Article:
Paul Hlava Ceballos’s banana [ ] (University of Pittsburgh Press), born of Banana [ ______ ] / we pilot the blood, his collaboration with poet Quenton Baker and creative scholar Christina Sharpe, emerges from its tête-bêche origin to untangle questions of exploitation, multinational capital, and commodity fetishism. The formal heart of Ceballos’s book, a sequence titled “Banana [ ]: A History of the Americas,” is an exquisite feat of documentary poetics. Comprising hundreds of quotes pulled from government paperwork, newspaper articles, corporate statements, and other sources, the quoted material repeats the word “banana” until it transforms the thing itself into a symbol for the brutal injustice and colonial violence suffered by laborers on banana farms, everyday people affected by the fickle machinations of fruit export economies or, indeed, entire nation states in Latin America.
As the text blurs the line between reportage, personal narrative, and evidence of state-sponsored and corporate greed, it urges readers to reconsider their own relationships to the banana, and to the otherwise hidden relations between commodity producers and consumers, the histories of exploitation in the Americas, and the legitimizing functions of officially recognized archives and records. Ceballos’s extensive attempts to exhaust the archives yield a text that resists closure and instead gestures toward the complexity of imperial and colonial plunder.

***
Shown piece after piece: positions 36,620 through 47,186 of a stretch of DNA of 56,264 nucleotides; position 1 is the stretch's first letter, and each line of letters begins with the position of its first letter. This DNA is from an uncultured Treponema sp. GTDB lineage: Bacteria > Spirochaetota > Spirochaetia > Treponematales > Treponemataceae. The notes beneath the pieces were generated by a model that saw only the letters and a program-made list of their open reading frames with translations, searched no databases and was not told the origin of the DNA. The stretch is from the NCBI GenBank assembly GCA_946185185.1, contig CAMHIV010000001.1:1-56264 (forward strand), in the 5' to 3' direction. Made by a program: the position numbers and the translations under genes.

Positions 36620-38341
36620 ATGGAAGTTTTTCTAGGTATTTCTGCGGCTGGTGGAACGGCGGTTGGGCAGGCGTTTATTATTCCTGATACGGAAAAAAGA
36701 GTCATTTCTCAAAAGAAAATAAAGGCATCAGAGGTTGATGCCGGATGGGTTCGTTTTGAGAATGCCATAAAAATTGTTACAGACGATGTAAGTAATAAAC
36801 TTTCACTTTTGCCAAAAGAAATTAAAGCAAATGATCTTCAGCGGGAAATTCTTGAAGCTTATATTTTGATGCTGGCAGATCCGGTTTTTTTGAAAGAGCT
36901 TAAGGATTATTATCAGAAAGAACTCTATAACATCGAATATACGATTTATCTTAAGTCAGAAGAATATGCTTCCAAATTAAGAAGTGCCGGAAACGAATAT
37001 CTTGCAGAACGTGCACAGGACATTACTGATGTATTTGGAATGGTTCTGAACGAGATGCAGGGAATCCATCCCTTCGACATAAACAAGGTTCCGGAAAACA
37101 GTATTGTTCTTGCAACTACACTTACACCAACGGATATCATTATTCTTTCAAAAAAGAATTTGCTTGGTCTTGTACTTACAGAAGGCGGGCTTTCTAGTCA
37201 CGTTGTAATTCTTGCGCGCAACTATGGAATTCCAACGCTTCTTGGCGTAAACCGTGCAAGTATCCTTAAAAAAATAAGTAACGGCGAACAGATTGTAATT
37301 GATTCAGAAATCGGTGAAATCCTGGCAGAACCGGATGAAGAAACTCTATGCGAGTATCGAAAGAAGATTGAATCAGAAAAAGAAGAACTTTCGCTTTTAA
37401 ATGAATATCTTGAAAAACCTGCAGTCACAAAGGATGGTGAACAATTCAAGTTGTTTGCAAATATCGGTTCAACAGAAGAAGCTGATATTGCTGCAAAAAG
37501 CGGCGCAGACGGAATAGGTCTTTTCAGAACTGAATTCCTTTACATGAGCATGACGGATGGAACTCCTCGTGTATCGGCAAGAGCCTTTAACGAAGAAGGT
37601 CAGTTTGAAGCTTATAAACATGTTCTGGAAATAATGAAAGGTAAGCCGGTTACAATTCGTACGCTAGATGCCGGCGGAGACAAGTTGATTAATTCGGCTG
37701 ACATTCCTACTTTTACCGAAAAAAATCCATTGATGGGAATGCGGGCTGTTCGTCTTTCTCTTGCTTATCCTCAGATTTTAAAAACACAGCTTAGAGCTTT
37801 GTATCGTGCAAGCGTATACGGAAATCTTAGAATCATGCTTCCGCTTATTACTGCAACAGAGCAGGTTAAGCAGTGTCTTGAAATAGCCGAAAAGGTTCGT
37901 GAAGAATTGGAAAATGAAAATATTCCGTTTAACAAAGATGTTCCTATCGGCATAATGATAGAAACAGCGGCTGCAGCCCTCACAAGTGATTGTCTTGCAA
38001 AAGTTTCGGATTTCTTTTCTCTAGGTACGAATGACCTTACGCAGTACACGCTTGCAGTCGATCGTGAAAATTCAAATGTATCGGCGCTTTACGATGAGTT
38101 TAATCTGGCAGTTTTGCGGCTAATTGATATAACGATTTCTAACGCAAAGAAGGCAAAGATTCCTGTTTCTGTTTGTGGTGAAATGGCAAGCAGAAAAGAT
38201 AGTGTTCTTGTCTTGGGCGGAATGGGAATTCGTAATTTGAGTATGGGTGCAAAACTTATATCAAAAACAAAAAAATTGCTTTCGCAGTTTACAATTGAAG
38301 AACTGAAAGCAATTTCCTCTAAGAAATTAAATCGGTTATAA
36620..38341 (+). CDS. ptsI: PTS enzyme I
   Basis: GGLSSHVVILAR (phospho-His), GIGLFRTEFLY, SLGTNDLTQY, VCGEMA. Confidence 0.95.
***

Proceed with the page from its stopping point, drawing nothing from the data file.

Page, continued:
Ceballos bookends “Banana [ ]: A History of the Americas” with elegidos for victims of US Border Patrol and sonnets written from the perspectives of the Incan empire’s last rulers, such as Túpac Huallpa, Atahualpa, and Rahua Ocllo. Together with a final section entitled “Irma,” which adds an intimate, familial dimension (complete with a black-and-white portrait of its subject, which contrasts against other selectively redacted images in the book), these movements elevate the collection into a challenging, cohesive whole.